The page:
I spend most Saturdays in the footballing season trying to avoid what the results have matches were. I am like the past and all male stereotypes rolled into one glorious whole/hole. I will not watch the news wherever possible, I will avoid news and sport-based websites (if I have to check the BBC site I will physically cover the area of the screen where I know the sport section is). This is because I want to wait until Match of the Day is on to see how things turned out: I like the element of surprise, and I barely see the point in watching it if I know how it’s going to turn out. Call me mental if you will.
But I have been suffering since I have started using one particular website more often. It seems that over the years Facebook has been relatively immune to this particular foible, but this one… hasn’t. I mean, of course, haven of twats (David Cameron said it, it must be true): Twitter. It has become a part of my regular favourites rotation, just to see what shite friends, workmates and other assorted writers/celebrities/comedians are saying. But I tend to forget that, on a Saturday (and Sunday), people seem to like thinking they’re operating radio bulletins and offer regular updates of scores in whatever matches are on. This means I often end up knowing two or three scores by the end of the day through no real fault of my own. It also means I get quite annoyed.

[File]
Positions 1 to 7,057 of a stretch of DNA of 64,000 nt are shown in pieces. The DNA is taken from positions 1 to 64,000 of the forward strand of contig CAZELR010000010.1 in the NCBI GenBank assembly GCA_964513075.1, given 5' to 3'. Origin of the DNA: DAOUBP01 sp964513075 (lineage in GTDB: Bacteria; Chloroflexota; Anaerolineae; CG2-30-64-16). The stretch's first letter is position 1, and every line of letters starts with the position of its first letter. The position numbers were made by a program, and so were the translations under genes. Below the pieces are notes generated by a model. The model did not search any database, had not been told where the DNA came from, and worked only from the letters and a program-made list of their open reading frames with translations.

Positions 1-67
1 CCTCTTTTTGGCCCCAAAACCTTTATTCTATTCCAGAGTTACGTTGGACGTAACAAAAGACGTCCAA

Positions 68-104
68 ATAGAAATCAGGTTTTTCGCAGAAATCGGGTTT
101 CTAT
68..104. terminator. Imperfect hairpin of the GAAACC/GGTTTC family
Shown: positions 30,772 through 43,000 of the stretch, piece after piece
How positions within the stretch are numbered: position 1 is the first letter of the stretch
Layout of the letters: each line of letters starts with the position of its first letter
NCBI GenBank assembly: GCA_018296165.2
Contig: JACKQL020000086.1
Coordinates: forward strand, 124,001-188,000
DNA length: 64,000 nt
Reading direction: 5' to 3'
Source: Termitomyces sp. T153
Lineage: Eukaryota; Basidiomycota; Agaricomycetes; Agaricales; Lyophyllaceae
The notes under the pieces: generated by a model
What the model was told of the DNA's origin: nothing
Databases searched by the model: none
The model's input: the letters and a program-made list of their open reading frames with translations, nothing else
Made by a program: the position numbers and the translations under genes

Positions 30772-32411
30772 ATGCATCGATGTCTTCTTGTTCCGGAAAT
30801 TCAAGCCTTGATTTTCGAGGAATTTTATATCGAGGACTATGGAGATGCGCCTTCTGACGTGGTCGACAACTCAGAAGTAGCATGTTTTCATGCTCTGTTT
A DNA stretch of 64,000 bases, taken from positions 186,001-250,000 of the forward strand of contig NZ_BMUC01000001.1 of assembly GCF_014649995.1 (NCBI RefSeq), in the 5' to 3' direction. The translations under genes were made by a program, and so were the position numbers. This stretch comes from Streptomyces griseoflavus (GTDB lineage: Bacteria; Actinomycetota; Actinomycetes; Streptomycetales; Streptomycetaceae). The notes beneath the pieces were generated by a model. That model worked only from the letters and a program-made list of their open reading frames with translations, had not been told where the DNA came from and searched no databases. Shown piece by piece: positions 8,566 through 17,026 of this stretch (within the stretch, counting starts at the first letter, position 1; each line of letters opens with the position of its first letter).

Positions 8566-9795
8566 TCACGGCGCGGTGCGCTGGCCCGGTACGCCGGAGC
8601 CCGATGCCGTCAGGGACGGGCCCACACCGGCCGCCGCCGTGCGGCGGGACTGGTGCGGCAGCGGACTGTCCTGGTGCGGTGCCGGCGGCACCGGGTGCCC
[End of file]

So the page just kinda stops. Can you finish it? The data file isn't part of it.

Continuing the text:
I suppose it opens up a rather interesting discussion concerning the dissemination of information in this highly technological (going by past standards) era we live in. In a world where a hell of a lot of information is available at all times, to everyone, it becomes a lot harder for those who actually don’t want to know something to avoid information. But while it does open up some reasonably interesting avenues to talk about, I can’t be bothered. I just didn’t want to know the football results.